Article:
Definition Criteria for Motility Patterns—Synchronous vs. Non-synchronous
“Synchronous contractions” were defined as contractions that were temporally coordinated and occurring at four independent isometric recording sites. It is recognized that their precise direction of propagation cannot be quantified based on the resolution of four recording sites alone (Spencer et al., 2016). This definition would therefore, in theory, include contractions that propagated in either an anterograde (anally migrating), retrograde (orally migrating), or bi-directionally propagating (i.e., starting in the mid colon and propagating both in an anterograde and retrograde direction). Non-synchronous contractions were those occurring in the proximal colon that were not temporally coordinated with more distal recording sites.
Contraction frequency and amplitude were measured during a 30 min control recording and compared with that over 0–30 and 30–60 min of exposure to treatments, and following 60 min of washout. Because these synchronous and non-synchronous contractions are likely play a major role for coordinated propulsion of luminal contents, they were statistically compared between pre-treatment control and treatment groups. All pharmacological agents and HN019 extract were applied to the serosal side of each preparation, via the perfusion tube supplying the bath. Thus, these substances would need to be absorbed and reach the peripheral circulation to be capable of modulating colonic motility.
Results are expressed as the mean ± SEM from 8 to 10 animals. Repeated measures analysis of variance (ANOVA) with one experimental factor (the three treatments) and one repeated factor (four time points) was used to analyze differences in the frequency and amplitude of synchronous contractions within experiments, and also compared with the Krebs treatment control. All analyses were carried out using the R software version 3.2.3. ANOVA assumptions were met through log or square root transformation where necessary. Linear mixed effects models were used with appropriate variance function for modeling heterodasticity.
Data were excluded from statistical analysis where they were contrary to the main effects observed: 2/12 preparations for prucalopride and 2/10 preparations for HN019, and are described in the results section.
Contractile patterns were recorded from the circular muscle layer at four locations simultaneously along the length of the large intestine (proximal colon, mid-colon, distal colon, and rectum), before and after addition of treatment conditions. Motility patterns were quantified with respect to changes in frequency and amplitude of synchronous and non-synchronous phasic contractions, and contractions that occurred only in the proximal colon (Figure 1).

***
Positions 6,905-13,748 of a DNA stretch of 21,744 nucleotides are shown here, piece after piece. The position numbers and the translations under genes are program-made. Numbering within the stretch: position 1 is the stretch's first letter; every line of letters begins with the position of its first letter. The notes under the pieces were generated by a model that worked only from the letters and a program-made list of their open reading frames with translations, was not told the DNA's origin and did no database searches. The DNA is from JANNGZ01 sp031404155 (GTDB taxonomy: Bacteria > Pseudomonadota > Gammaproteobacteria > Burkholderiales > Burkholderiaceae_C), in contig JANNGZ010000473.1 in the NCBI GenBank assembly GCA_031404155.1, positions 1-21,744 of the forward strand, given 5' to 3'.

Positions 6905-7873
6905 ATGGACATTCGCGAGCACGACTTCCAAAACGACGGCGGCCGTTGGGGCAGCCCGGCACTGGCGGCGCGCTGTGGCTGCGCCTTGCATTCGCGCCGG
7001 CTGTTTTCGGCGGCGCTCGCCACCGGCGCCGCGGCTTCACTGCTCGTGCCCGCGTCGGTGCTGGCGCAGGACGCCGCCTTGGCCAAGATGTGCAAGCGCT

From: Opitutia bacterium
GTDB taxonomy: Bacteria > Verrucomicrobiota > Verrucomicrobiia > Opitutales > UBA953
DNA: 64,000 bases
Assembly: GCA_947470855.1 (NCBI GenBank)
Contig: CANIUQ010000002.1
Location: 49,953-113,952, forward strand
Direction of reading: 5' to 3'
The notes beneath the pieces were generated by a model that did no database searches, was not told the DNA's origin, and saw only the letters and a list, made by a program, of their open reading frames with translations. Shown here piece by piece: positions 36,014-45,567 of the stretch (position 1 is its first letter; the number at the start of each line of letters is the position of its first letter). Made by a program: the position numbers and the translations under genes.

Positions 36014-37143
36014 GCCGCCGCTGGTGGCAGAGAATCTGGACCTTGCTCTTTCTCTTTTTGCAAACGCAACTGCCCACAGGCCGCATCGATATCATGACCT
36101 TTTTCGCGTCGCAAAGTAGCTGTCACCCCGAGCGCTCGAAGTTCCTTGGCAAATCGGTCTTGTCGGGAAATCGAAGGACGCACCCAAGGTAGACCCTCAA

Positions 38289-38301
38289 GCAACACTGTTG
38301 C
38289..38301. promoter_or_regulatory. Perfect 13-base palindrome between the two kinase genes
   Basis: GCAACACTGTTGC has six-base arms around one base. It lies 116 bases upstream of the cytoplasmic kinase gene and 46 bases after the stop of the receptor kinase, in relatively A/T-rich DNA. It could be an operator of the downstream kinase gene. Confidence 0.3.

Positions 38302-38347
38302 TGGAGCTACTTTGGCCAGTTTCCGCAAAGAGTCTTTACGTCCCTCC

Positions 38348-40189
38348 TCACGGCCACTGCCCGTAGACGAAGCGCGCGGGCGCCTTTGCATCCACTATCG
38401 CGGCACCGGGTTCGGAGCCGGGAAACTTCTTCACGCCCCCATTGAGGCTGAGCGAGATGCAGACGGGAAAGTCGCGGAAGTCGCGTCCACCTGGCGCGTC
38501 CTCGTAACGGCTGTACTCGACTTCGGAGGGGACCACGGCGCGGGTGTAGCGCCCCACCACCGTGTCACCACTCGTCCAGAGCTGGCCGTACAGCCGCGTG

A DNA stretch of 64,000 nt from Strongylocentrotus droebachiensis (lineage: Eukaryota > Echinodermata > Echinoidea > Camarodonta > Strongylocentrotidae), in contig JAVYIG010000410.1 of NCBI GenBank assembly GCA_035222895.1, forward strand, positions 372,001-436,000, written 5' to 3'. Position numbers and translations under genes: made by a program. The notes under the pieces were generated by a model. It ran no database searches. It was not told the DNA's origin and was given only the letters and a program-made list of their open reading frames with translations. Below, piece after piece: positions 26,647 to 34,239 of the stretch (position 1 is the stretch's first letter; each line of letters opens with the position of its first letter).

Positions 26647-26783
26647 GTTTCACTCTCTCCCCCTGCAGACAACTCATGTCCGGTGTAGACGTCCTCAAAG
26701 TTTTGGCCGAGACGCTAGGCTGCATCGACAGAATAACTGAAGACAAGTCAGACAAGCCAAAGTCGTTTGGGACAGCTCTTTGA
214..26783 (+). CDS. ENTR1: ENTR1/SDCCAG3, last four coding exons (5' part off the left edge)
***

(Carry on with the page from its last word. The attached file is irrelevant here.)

Figure 1. Contractile motility patterns in the isolated large intestine. Representative examples show a 10 min recording of muscle contraction from each of the four recording locations for the pre-treatment control (after 1–2 h of equilibration), over 30–60 min of treatment with: (A) Krebs buffer treatment control, (B) 1 μM prucalopride, and (C) HN019 extract (10%), and following 60 min of washout with Krebs buffer. The enlarged windows show synchronous contractions that overlap in time.
Krebs Treatment Control Did Not Alter Synchronous Contraction Patterns
An initial control experiment was carried out using Krebs buffer to provide a treatment condition, with the aim to ascertain whether any time-dependent changes in contractility occurred and for statistical comparison among treatment groups (Figure 1A). During the 30 min pre-treatment recording, following exposure to Krebs buffer for 1–2 h, 4.4 ± 0.4 (mean ± SEM; n = 8) synchronous contractions occurred between proximal colon and rectum. Although no changes in synchronous contractions were detected over the course of the experiment (Figure 2), the frequency of non-synchronous contractions decreased by 15 ± 8% and the peak force generated during non-synchronous contractions increased by 21 ± 10%, over 30–60 min (Figure 3).
Figure 2. Summary graphs of treatment effects on synchronous motility parameters in the isolated large intestine. Data are shown as percent change from the pre-treatment control for: Krebs buffer treatment control (black) (n = 8), prucalopride (dark gray) (n = 10), and HN019 extract (10%) (light gray) (n = 8). Synchronous contractions between the proximal colon and the rectum that were temporally coordinated in anterograde, mid, or retrograde direction were measured during a 30 min control recording and compared with that over 0–30 and 30–60 min of exposure to treatments, and following 60 min of washout. Contraction (A) frequency and (B) amplitude are shown for the proximal colon. (C) The amplitude of synchronous contractions are shown as percent change in contractile amplitude from the pre-treatment control at all four locations (T1, proximal; T2, mid; T3, distal; T4, rectal) for Krebs buffer control treatment condition (n = 8), and following 60 min of washout with Krebs buffer. Statistical significance was determined using repeated measures ANOVA and treatment compared with either Krebs buffer treatment control or the pre-treatment control. Asterisks indicate statistical significance (*p < 0.05; ***p < 0.001). Data show mean ± SEM.